You Sir, look for the negativity always in life. I look for the positive. And I see the result’s. So, you may go on and continue to disregard everyone who has a different approach then you, and continue to comment on here forever. But, that accomplishes nothing. I prefer to see results. I would suggest you look and read what you wrote to others on here that did not agree with you. They were AA, and it looks like they are no longer posting on here. They I assume did not want to waste their time, & neither do I. Peace

        72. CarolParks says:

          I meant to say, that you put down AA, and not just me as in you put us both down, or tried to because of our differences in ideas. I will no longer comment to you. You really are part of the problem, by disregarding everyone’s opinions except your own. Good-bye.

        73. bwdn2008 says:

          chamberslee CarolParks She is showing her true colors! As soon as you stated you were educated, she had no more use for you. That is what I find dealing with so-called Liberals here in the Bay Area. As long as they are dealing with black folks who they feel superior to it is fine. As soon as someone with education or intelligence comes along they attack. Which is what Ms. Parks just did to you. They are not going to let any AA tell them what to do. The community’s in San Francisco are under Gentrification, getting rid of blacks and replacing them with so-called Middle Class Whites. Hunters Point, Fillmore, Western Edition, all of these areas are under gentrification. No one outside of ourselves has the solution to what is going on in our communities.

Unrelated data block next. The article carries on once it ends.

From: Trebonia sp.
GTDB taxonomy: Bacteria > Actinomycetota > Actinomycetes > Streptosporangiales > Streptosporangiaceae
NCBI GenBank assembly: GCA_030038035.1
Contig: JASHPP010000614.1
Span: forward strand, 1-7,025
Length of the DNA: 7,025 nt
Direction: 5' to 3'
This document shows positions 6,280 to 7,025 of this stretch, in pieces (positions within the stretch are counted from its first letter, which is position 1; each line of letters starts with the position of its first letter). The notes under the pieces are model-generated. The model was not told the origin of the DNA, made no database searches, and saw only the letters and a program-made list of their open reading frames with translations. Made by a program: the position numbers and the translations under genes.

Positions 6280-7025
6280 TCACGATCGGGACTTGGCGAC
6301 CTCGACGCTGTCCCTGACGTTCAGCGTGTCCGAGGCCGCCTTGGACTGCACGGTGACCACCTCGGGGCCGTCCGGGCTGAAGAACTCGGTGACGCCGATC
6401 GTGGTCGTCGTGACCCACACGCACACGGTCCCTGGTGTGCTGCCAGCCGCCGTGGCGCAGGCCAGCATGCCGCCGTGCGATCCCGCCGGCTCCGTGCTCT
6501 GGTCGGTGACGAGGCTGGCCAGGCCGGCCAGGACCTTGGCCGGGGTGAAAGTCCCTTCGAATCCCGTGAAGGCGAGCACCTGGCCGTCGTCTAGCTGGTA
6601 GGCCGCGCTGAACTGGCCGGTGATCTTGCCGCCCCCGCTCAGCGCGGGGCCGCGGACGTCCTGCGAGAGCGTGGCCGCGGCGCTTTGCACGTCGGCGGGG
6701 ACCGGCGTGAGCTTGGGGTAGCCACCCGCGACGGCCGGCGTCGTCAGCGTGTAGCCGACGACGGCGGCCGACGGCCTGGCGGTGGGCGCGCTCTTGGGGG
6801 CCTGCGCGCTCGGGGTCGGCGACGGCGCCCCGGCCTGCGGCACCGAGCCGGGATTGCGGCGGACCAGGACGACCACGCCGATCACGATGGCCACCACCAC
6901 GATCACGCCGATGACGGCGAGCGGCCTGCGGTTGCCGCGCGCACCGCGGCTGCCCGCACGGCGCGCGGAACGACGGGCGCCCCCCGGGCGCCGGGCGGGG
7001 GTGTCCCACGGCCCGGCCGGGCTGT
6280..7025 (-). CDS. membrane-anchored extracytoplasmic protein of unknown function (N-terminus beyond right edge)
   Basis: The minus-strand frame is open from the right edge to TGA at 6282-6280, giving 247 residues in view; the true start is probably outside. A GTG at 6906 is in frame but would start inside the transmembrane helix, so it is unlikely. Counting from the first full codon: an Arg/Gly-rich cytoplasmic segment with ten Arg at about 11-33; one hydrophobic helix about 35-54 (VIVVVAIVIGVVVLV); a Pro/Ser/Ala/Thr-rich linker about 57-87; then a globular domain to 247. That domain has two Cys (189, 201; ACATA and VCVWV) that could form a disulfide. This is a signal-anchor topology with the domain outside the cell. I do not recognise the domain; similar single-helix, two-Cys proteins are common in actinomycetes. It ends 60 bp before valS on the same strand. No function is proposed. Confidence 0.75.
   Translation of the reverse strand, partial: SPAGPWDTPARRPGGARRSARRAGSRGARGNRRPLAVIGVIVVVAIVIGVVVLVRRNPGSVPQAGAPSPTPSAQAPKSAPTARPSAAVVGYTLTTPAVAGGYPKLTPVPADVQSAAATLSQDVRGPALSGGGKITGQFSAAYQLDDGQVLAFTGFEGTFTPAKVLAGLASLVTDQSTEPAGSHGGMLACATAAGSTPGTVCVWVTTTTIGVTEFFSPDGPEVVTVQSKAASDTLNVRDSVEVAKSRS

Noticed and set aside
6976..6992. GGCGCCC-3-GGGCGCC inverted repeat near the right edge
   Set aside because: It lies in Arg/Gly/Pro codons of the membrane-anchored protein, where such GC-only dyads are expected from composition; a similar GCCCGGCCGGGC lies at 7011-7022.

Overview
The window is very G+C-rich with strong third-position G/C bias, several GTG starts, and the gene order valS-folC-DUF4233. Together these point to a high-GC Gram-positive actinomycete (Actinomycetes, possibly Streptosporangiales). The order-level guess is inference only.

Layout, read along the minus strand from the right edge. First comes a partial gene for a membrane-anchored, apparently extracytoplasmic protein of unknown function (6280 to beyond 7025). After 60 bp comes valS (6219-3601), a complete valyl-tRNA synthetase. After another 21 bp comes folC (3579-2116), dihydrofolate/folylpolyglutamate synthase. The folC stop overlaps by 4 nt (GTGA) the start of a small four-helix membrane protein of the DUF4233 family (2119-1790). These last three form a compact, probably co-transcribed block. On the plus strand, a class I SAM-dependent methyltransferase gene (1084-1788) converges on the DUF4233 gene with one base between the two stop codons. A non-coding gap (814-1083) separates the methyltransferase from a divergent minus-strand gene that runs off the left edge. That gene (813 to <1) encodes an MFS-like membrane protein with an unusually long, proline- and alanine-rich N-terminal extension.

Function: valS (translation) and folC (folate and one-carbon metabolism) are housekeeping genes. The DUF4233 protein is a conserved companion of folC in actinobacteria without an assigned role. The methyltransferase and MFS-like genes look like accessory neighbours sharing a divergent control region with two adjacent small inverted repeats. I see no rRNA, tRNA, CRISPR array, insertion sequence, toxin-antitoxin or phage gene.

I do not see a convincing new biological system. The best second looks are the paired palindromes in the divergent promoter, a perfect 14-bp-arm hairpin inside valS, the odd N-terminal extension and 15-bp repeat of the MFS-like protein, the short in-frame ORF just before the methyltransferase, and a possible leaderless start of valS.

74. JamesHarvin says:

          CarolParks  I put this comment here because I do not understand how these comments are ordered.  I read a comment from someone to you where he criticized you for putting forth solutions.  On its face that seems contrary and impractical, but he does have a point, to a degree.
          Building trust is extremely important.  The methods for building that trust I have found sometimes elusive.  Years ago, I read an article on male female relations.  It talked about the male inclination to what to solve problems when sometime a woman just wants the man to listen.
          Commiseration is extremely important.  The question is, how much is enough.  For some, that’s all they want, and all they want anyone to do.  I like to use a spilled-milk analogy.  Some only want to talk about how spilled the milk.  Then, others are ready to grab a towel and sop up the milk.  
          Sadly, others will never respect anything you have to say regardless.  I can tell from your comments that you know and understand all of this.  I appreciate the fact that you hang in there.

        75. chamberslee says: